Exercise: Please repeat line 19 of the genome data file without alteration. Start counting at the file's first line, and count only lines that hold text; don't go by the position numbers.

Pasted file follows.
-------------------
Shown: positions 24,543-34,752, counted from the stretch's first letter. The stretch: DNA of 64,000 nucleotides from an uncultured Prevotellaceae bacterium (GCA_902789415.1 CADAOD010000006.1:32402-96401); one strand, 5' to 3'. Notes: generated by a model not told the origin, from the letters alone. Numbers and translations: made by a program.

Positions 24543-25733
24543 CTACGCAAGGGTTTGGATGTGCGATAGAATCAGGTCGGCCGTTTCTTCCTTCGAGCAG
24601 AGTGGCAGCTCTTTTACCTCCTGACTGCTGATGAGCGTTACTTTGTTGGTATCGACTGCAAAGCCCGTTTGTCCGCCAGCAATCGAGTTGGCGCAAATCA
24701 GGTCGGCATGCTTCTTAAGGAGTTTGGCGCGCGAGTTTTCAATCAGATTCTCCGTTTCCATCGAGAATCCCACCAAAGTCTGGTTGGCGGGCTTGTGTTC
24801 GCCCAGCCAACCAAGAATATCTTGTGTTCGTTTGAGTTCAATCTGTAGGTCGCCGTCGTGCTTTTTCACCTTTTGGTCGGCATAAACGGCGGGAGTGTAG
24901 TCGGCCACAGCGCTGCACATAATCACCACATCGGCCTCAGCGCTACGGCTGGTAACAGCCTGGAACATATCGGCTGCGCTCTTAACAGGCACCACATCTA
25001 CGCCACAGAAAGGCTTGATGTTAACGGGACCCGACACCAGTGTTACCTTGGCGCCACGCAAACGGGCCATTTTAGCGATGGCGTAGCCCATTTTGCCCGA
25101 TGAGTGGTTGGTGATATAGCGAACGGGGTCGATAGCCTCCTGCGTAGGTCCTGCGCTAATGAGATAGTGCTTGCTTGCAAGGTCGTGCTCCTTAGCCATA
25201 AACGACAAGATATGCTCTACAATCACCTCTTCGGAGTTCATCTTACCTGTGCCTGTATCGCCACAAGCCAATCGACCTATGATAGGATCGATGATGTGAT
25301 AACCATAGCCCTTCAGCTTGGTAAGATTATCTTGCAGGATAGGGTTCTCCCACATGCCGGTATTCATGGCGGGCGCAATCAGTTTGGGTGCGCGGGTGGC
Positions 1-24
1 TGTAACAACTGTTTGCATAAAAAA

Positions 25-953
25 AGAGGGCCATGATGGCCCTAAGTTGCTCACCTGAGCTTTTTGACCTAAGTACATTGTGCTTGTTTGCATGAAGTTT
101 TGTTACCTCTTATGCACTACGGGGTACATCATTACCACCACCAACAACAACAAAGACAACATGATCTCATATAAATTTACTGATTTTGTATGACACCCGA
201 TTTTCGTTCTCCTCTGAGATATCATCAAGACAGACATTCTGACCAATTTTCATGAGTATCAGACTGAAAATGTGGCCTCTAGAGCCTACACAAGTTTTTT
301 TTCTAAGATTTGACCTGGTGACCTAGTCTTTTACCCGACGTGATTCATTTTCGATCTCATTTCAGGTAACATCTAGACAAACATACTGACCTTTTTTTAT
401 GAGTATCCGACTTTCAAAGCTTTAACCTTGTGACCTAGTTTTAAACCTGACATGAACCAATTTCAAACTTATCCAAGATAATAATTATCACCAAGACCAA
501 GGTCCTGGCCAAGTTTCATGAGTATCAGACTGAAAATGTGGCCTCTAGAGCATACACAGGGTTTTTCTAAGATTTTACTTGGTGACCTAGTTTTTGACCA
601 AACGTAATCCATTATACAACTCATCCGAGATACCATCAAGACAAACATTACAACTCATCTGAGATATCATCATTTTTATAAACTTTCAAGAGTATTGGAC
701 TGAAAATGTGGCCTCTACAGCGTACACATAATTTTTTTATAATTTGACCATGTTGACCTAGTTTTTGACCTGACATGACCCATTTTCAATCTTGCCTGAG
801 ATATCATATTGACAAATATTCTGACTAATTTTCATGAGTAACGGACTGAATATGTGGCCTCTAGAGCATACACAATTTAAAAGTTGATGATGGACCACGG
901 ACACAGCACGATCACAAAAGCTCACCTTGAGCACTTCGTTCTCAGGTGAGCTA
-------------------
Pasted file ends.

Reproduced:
401 GAGTATCCGACTTTCAAAGCTTTAACCTTGTGACCTAGTTTTAAACCTGACATGAACCAATTTCAAACTTATCCAAGATAATAATTATCACCAAGACCAA